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Gamer or selfie addict? Your army needs you



Gamers, class clowns, snow flakes and selfie addicts would previously have been seen as among the last people to consider the army as a career choice.

But as it struggles to recruit enough soldiers, the British Army has launched a campaign with the message that they see these labels differently.

A series of billboards have been produced based on the historic Your Country Needs You posters from the First World War.

They call out to “Me Me Me Millennials”, “Class Clowns”, “Binge Gamers”, “Phone Zombies”, “Snow Flakes”, “Selfie Addicts”, singled out for qualities such as self-belief, spirit, drive, focus, compassion and confidence.

Army recruitment: The gamer


Your Army needs you: The gamer

Adverts have also been made showing youngsters at home or work with others calling out their stereotypes before the scene changes to show them in the army where their potential is recognised – assisting on humanitarian missions or supporting a hurricane relief effort.

According to the advert, the gamer playing all night has stamina and dedication, “me me me millennials” have confidence and “snowflakes” have compassion.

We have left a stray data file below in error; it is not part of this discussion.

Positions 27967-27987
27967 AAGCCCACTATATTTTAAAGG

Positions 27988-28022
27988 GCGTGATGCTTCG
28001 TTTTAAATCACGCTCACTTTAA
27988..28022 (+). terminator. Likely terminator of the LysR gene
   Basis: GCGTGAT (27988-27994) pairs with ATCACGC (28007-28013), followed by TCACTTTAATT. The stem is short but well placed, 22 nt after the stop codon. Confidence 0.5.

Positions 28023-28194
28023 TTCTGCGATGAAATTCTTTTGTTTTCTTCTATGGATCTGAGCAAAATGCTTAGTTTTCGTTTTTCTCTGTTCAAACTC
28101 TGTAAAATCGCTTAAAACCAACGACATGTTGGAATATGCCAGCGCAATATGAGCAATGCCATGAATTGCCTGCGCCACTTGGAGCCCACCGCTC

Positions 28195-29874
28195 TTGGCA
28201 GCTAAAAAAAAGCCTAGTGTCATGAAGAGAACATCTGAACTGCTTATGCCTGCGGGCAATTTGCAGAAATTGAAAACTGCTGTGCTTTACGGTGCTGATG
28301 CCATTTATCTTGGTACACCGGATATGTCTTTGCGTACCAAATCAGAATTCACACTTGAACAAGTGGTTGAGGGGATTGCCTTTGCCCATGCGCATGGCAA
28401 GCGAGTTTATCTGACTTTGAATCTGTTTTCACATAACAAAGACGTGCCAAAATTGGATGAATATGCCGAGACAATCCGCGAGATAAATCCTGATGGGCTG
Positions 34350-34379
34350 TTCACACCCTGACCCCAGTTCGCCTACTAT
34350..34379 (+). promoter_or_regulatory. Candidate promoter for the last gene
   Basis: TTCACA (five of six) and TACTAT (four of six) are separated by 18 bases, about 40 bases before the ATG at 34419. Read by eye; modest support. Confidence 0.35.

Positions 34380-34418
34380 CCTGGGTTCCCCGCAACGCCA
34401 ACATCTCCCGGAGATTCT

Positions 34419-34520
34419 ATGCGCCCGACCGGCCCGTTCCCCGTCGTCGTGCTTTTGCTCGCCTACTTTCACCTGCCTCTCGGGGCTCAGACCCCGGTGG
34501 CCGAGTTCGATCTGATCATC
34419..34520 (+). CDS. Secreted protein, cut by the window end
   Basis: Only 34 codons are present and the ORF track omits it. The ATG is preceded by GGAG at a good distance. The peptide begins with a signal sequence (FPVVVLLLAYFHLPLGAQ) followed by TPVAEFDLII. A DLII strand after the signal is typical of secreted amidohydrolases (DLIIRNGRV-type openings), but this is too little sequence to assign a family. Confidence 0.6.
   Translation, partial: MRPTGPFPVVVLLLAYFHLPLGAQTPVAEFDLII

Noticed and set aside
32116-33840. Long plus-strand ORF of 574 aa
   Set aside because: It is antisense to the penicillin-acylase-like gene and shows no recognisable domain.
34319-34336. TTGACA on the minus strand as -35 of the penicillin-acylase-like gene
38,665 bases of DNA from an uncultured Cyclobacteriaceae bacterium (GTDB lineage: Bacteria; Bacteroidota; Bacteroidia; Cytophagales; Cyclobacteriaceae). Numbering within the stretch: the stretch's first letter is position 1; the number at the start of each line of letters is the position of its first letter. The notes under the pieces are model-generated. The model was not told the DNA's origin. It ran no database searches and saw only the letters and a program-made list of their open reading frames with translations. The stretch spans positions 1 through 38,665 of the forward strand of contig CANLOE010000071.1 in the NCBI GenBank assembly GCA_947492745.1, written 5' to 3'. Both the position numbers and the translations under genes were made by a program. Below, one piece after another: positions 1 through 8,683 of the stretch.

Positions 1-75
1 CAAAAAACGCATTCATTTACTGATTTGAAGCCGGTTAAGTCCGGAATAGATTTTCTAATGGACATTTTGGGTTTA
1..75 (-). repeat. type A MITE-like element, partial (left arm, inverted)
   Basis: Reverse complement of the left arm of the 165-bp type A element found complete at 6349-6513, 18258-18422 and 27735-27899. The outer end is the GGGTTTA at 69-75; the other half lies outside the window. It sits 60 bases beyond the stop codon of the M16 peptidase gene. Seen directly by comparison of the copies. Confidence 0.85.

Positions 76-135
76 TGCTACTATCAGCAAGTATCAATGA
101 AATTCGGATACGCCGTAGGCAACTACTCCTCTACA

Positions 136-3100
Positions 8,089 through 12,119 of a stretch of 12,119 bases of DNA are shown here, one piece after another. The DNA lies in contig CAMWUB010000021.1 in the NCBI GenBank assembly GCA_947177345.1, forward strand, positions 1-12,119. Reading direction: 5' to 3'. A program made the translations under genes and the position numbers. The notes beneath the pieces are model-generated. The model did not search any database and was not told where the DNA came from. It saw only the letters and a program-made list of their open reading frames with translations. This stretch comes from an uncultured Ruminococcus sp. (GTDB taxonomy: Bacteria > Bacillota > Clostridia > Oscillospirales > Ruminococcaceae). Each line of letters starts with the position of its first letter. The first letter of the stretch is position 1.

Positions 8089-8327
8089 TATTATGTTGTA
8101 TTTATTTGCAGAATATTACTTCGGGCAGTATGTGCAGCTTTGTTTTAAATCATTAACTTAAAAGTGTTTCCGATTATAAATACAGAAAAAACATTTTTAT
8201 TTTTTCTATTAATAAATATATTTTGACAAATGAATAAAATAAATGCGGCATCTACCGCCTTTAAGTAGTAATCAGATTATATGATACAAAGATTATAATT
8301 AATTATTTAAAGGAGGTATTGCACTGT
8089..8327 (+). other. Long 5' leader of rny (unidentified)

The campaign aims to appeal to Generation Z youngsters, or those born between 1995 and 2015, a key age for recruitment to the armed forces.

Army recruitment: The clown


Your Army needs you: The clown

British Army Major General Paul Nanson said the campaign looks beyond stereotypes of young people and recognises their “need for a bigger sense of purpose”.

He said: “The army sees people differently and we are proud to look beyond the stereotypes and spot the potential in young people, from compassion to self-belief.”

Outsourcing firm Capita was given the £495m contract for army recruitment in 2012 but has failed to recruit the number of soldiers needed every year since.

The recruiting shortfall has ranged from 21% to 45% and the online recruitment system was £113m over budget and launched 52 months late.

Army recruitment: The Millennial


Your Army needs you: The millennial

A report by the National Audit Office in December said that some 47% of applicants chose to drop out of the process during 2017/18, many because it was taking up to 321 days to move between applying and starting basic training.

The commons defence committee was told in October that the Army has 77,000 fully-trained troops. Its target is 82,500.

Talking about the new recruitment campaign, Defence Secretary Gavin Williamson said: “It shows that time spent in the Army equips people with skills for life and provides comradeship, adventure and opportunity like no other job does.”

“Now all jobs in the army are open to men and women. The best just got better.”

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